NSAIDs and cancer prevention: targets downstream of COX-2

Annu Rev Med. 2007;58:239-52. doi: 10.1146/annurev.med.57.121304.131253.


Preclinical and clinical studies have clearly shown a benefit of nonsteroidal anti-inflammatory drug (NSAID) use in reducing cancer risk. However, the adverse gastrointestinal and cardiovascular side effects associated with NSAIDs and COX-2 selective inhibitors (coxibs) have provoked more scrutiny of the precise role of specific downstream mediators in the prostaglandin (PG) signaling cascade. NSAIDs and coxibs inhibit PG biosynthesis. One of the PGs produced at high levels in the tumor microenvironment is PGE(2), which is thought to play a major role in cancer progression. Thus, a better understanding of PGE(2) signaling could enable identification of novel and safer therapeutic targets downstream of the cyclooxygenase enzymes. We review the emerging molecular mechanisms by which COX-2-derived PGE(2) is involved in cancer progression and delineate potential opportunities for development of novel pharmacologic approaches utilizing this pathway.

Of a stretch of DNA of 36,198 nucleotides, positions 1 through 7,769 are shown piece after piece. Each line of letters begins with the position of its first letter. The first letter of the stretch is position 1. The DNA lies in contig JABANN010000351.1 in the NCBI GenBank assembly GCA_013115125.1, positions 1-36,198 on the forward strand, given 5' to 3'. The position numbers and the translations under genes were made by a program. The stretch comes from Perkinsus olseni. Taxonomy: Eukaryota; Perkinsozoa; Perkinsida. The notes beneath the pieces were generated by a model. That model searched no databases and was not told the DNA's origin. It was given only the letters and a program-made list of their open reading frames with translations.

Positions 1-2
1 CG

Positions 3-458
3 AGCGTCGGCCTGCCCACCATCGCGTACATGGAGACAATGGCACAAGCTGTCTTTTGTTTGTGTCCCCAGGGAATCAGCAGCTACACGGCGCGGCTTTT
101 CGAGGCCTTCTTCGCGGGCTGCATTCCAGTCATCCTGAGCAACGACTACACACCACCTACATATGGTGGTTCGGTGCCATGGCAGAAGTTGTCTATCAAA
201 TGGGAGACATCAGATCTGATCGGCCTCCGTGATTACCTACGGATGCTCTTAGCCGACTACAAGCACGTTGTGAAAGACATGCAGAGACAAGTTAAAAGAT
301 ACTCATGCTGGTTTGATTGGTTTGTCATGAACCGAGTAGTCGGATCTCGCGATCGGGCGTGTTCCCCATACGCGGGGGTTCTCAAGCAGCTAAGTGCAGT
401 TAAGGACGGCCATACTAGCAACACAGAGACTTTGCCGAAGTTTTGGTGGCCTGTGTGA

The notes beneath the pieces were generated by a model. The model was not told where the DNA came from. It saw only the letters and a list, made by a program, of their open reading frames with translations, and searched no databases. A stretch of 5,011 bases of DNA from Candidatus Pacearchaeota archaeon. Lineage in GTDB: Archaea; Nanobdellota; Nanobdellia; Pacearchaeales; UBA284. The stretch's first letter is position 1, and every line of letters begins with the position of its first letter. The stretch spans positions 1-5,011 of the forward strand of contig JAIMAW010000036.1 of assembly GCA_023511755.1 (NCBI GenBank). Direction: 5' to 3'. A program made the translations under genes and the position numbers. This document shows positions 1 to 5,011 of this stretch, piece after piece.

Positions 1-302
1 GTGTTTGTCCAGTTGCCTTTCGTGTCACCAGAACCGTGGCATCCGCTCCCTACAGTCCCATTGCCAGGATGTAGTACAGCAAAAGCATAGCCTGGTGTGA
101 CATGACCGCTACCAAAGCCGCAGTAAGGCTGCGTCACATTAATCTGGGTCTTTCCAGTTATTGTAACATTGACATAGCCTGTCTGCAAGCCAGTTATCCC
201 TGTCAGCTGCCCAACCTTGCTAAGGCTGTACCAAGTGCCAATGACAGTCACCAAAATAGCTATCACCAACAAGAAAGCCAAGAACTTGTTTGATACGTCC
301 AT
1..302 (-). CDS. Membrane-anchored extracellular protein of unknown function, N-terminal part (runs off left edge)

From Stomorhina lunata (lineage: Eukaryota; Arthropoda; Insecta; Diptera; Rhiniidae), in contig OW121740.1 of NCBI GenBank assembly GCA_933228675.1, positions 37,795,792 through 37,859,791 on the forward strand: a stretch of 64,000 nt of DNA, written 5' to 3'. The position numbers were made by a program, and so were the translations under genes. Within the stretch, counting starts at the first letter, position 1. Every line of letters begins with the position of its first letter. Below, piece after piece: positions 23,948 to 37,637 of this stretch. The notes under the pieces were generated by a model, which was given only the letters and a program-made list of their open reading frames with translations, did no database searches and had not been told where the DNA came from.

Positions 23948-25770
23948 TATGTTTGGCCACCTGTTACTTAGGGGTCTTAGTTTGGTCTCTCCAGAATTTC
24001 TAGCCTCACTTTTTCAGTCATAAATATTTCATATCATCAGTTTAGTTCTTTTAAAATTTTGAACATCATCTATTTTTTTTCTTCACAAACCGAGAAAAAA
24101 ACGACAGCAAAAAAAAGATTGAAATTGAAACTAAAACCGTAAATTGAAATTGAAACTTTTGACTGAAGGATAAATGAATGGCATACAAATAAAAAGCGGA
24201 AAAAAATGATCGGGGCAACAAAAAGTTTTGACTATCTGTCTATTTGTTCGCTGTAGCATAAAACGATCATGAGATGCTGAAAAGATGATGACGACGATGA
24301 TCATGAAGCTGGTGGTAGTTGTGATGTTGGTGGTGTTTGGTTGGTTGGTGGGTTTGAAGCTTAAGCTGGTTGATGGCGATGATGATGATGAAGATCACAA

Publication types

  • Research Support, N.I.H., Extramural
  • Research Support, Non-U.S. Gov't
  • Review

MeSH terms

  • Anti-Inflammatory Agents, Non-Steroidal / pharmacology*
  • Anti-Inflammatory Agents, Non-Steroidal / therapeutic use
  • Cyclooxygenase 2 / physiology*
  • Humans
  • Neoplasms / etiology*
  • Neoplasms / prevention & control
  • Receptors, Prostaglandin E / drug effects*
  • Receptors, Prostaglandin E / physiology*
  • Signal Transduction / drug effects
  • Signal Transduction / physiology


  • Anti-Inflammatory Agents, Non-Steroidal
  • Receptors, Prostaglandin E
  • Cyclooxygenase 2